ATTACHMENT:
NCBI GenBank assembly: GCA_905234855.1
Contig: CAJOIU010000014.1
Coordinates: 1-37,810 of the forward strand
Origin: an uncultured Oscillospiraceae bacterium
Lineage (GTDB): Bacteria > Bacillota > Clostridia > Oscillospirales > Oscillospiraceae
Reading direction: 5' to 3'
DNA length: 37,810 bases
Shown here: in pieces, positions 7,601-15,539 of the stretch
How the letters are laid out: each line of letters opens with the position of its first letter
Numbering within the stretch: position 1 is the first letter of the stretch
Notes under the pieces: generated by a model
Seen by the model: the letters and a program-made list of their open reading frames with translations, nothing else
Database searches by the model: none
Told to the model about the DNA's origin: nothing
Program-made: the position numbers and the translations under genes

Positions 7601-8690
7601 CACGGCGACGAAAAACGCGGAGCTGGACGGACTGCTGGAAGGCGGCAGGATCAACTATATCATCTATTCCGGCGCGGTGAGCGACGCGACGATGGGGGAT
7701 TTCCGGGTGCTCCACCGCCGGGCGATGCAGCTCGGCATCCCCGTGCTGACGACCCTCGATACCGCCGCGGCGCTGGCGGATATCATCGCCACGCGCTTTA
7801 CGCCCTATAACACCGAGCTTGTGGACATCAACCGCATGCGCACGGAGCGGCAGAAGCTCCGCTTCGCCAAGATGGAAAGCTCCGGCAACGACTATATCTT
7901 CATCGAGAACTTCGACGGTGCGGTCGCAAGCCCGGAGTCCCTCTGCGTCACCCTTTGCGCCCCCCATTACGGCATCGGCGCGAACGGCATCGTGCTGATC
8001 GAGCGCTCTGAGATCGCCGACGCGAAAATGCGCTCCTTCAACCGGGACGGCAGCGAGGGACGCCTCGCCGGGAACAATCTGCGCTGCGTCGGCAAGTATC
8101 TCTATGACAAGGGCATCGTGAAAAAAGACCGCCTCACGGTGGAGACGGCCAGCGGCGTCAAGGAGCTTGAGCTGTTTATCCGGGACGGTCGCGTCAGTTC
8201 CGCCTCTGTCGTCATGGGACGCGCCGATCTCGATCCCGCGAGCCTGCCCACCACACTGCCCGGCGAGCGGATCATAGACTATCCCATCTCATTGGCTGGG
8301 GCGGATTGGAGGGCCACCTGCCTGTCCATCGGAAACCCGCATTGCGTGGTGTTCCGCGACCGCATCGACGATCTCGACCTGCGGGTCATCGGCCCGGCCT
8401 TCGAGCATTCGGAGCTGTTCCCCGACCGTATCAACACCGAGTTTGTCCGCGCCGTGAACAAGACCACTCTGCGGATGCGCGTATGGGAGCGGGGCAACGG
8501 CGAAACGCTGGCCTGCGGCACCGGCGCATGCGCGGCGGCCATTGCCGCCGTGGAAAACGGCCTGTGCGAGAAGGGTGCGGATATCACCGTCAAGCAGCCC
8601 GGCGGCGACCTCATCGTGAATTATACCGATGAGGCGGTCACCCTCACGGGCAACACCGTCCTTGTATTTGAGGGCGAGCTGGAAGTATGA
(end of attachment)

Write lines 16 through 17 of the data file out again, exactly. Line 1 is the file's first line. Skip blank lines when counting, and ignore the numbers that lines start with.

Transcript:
Positions 7601-8690
7601 CACGGCGACGAAAAACGCGGAGCTGGACGGACTGCTGGAAGGCGGCAGGATCAACTATATCATCTATTCCGGCGCGGTGAGCGACGCGACGATGGGGGAT